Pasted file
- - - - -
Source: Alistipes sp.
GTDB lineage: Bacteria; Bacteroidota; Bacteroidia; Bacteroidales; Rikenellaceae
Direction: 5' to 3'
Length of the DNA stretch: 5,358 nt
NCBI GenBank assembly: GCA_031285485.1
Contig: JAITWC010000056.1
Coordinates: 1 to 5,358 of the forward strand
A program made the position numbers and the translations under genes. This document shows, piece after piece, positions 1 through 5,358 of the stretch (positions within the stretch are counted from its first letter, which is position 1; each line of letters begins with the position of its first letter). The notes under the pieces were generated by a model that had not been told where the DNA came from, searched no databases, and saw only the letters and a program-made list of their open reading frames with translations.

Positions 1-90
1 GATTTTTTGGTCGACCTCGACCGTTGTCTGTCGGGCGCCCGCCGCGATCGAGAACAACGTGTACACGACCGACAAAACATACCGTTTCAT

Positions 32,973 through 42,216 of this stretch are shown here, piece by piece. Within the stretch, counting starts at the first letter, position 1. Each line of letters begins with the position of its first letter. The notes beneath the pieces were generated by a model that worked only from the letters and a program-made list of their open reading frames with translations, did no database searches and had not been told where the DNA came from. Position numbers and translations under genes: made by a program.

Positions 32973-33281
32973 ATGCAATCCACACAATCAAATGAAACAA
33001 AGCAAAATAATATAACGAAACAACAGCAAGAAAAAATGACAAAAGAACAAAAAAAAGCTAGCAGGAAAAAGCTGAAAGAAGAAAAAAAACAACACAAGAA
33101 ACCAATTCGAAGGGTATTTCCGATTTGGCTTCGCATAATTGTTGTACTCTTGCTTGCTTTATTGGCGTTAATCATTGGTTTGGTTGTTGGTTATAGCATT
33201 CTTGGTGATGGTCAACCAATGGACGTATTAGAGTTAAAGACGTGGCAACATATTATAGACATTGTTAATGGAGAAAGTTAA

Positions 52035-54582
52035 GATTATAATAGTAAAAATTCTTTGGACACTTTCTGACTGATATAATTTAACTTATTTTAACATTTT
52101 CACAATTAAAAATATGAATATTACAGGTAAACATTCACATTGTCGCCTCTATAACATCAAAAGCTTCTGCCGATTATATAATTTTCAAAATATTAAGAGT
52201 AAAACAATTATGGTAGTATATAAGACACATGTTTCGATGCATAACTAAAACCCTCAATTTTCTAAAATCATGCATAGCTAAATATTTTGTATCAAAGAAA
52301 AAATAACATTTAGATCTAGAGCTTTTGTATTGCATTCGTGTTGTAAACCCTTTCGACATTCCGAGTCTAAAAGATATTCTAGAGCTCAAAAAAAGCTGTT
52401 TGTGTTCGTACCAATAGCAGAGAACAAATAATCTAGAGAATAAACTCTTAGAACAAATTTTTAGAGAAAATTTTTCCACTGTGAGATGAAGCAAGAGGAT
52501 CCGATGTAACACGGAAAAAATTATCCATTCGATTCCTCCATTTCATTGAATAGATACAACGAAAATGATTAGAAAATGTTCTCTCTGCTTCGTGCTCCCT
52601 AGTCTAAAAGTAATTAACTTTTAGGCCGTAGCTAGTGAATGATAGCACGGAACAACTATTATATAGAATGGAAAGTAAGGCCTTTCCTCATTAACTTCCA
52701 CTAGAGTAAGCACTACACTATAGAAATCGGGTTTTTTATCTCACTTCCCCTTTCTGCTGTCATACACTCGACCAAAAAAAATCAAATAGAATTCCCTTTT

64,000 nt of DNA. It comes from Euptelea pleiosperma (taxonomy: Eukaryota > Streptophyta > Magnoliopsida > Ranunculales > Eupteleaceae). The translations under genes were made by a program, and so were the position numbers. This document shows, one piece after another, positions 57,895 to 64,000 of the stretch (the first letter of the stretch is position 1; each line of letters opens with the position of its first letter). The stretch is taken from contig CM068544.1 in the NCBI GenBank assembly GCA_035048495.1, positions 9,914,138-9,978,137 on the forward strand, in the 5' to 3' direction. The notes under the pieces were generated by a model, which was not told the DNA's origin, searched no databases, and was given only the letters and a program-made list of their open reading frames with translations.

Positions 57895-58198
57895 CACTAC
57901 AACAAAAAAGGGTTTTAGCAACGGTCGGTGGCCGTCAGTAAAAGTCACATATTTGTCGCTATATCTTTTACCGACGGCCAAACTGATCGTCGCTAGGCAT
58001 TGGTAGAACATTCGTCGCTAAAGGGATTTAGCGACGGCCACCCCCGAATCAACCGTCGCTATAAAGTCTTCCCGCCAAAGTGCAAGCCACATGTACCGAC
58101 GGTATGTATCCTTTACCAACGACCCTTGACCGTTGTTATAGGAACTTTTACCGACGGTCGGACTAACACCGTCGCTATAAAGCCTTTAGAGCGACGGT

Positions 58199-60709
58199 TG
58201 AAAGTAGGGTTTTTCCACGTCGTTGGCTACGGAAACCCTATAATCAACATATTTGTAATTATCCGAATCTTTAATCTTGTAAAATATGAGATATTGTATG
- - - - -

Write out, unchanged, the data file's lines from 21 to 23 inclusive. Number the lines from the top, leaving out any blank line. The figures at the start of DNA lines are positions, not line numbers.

52301 AAATAACATTTAGATCTAGAGCTTTTGTATTGCATTCGTGTTGTAAACCCTTTCGACATTCCGAGTCTAAAAGATATTCTAGAGCTCAAAAAAAGCTGTT
52401 TGTGTTCGTACCAATAGCAGAGAACAAATAATCTAGAGAATAAACTCTTAGAACAAATTTTTAGAGAAAATTTTTCCACTGTGAGATGAAGCAAGAGGAT
52501 CCGATGTAACACGGAAAAAATTATCCATTCGATTCCTCCATTTCATTGAATAGATACAACGAAAATGATTAGAAAATGTTCTCTCTGCTTCGTGCTCCCT